Scrutinize Me: Like Hospitals, Public Health Departments Now Face Expensive Accreditation Process
Like hospitals and universities, local and state public health departments will soon be eligible for accreditation through a voluntary national program. The process is moving slowly, and the oversight group, the nonprofit Public Health Accreditation Board, has just begun receiving applications.
So why should John Q. Public – or you – care? Public health departments won't get any money for being accredited. But if accreditation works well, some speculate that it may become a prerequisite for things like government grants and other sources of funding. The process is also expensive at a time when many public health departments are facing severe budget cuts affecting services like lead poisoning prevention. Still, the consensus in the public health community seems to be that accreditation is a good thing. Here's why (and why you might want to check in with your public health department about accreditation).
The Public Health Accreditation Board is funded by the Centers for Disease Control and Prevention and the Robert Wood Johnson Foundation. Thirty health departments around the country have already taken part in a test to try out the process and work out kinks; it's worth checking out this list to see if any in your area participated:
PHAB has set requirements that must be met in 10 areas: monitoring community health status; diagnosing and investigating local health problems; informing and educating individuals; mobilizing the community to solve health problems; developing policies and plans for community health efforts; enforcing laws that protect public health; linking people to services; assuring a competent health workforce; evaluating health services and researching solutions to health problems. Three prerequisites for applying are creating a community assessment, improvement plan and strategic plan.
Gianfranco Pezzino, a senior fellow at the Kansas Health Institute, said this shows an agency can meet national standards and provides good "PR material to use with the public and constituents." Accredited agencies will receive no extra personnel or money. Pezzino expects, however, that it could elicit funding down the road by providing eligibility for CDC or other grants that are offered only to accredited organizations.
Stephanie Branco, director of program planning and evaluation for the National Association of Local Boards of Health, said it will help agencies gain credibility, validate their strengths, create a framework for planning and instill a culture of quality. She said just performing a community health assessment will allow agencies to better understand the needs of their communities. An assessment requires the involvement of service providers and individuals in the community.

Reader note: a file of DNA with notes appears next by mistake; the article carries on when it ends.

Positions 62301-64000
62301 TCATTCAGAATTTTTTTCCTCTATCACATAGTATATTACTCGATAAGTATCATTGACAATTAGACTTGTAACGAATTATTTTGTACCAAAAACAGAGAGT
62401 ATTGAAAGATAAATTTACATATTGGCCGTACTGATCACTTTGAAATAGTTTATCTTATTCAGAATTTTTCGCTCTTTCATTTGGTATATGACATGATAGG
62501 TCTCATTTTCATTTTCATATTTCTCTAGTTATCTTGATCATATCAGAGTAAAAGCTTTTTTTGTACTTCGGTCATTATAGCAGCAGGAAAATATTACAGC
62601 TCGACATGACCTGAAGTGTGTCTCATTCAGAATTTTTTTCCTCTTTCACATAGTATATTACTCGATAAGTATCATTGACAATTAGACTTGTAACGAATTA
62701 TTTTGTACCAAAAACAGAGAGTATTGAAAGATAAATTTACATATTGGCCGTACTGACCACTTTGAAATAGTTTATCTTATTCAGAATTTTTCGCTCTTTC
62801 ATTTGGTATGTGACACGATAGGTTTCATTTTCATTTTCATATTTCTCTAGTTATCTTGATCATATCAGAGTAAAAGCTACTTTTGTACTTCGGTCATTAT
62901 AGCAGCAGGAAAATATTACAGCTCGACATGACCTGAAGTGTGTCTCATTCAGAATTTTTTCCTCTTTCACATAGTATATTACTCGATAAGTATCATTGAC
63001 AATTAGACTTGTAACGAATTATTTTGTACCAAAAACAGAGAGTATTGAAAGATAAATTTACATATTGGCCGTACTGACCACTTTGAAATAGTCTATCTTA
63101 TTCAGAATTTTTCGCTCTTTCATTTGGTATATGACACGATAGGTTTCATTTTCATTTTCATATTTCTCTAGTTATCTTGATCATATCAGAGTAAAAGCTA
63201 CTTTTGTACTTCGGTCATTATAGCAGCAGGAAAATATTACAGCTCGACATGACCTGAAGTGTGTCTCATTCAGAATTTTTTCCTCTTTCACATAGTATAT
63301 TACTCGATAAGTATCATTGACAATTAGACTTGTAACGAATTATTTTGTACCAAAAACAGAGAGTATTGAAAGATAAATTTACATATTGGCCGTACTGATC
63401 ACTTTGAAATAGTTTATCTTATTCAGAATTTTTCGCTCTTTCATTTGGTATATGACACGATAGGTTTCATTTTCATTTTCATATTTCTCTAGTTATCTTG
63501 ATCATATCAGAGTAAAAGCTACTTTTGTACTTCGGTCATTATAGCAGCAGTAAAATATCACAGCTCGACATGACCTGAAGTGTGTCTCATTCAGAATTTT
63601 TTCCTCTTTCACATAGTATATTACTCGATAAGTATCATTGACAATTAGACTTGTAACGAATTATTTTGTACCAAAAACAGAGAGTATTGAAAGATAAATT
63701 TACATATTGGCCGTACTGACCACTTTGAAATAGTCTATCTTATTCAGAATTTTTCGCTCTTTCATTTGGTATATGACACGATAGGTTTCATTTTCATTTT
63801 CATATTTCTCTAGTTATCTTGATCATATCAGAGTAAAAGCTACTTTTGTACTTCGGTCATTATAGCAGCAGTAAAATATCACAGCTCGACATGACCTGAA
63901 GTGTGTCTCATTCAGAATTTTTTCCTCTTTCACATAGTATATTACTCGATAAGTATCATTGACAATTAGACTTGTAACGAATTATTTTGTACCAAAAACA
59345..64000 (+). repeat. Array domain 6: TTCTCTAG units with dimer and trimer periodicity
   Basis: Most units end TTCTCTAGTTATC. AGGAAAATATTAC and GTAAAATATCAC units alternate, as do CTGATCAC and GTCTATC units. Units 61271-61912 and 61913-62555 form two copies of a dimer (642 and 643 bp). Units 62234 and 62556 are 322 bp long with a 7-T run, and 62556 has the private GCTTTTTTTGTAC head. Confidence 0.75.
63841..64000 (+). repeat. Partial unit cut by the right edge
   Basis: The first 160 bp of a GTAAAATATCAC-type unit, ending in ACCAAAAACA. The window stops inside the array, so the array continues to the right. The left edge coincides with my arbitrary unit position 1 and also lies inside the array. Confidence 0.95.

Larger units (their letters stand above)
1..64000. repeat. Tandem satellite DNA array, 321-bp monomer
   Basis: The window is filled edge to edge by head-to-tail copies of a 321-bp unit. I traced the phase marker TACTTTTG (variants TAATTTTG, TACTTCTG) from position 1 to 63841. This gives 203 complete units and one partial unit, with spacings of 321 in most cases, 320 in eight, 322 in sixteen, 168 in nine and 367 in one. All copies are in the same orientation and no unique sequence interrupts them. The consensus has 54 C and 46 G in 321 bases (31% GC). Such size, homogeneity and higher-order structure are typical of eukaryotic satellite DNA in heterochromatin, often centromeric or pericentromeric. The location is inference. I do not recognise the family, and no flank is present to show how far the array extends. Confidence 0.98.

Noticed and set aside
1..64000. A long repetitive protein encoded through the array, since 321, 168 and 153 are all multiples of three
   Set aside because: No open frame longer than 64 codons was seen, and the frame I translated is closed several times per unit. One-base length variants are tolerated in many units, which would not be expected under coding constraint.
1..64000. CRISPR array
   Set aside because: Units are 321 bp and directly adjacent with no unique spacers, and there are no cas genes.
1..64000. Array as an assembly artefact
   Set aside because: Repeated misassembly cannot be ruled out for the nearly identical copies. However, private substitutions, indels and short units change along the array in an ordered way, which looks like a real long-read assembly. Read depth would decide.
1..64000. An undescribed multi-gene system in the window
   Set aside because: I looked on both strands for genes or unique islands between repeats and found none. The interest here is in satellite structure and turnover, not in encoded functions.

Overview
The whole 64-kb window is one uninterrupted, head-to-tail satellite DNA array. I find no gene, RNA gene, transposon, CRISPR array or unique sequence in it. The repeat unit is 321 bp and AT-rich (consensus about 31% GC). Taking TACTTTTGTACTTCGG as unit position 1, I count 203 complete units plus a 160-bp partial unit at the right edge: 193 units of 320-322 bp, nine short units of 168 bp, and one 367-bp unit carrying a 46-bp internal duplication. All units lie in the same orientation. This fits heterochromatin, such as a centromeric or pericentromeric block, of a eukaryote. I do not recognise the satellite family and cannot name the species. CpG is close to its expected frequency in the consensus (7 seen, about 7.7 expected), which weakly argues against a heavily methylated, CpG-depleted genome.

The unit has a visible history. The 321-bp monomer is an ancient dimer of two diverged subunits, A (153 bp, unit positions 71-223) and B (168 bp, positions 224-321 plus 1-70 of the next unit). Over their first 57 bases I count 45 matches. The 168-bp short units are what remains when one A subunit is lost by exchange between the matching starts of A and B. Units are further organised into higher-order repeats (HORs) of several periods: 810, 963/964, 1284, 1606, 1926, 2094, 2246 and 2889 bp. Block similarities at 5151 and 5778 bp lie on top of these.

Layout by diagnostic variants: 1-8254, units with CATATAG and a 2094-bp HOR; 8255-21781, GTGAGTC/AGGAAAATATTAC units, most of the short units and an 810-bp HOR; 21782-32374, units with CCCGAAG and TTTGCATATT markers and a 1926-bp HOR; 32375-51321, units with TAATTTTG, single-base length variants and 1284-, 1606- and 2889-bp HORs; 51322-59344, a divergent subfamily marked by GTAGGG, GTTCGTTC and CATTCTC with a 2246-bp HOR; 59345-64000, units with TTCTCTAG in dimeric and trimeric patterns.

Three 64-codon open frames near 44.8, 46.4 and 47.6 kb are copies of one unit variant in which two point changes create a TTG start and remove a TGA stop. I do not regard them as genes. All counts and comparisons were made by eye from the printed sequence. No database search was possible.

Accreditation, initially at least, should be easier for larger agencies, mostly because of cost. Fees for applying are based on the size of the population in the covered community and range from $12,270 from communities with fewer than 50,000 people to $95,400for those with more than 15 million people. That's a heavy chunk of change at a time when most public health agencies are facing budget cuts, but the accreditation board plans to use the fees to help train and improve the agencies' work.
In Florida, the state health department has to apply separately from its 67 community organizations. Both the state and the Miami-Dade County Health Department took part in the initial testing for accreditation. The handful of counties that have now submitted applications for accreditation in Florida are all some of its largest, said Laura Reeves, operations and management consultant manager for the department's Office of Performance Improvement.
"It does require an investment of personal and financial resources to do it,"" Reeves said.
Because the costs are high and budgets are tight, Pezzino said striving for accreditation may lead to cooperation and ingenuity in the public health sector. Smaller organizations that can't meet the standards alone will likely work with other agencies to share resources and personnel. Consolidation of services is already a movement in public health and accreditation may only prove to speed up the process.
Photo credit: kafka4prez via Flickr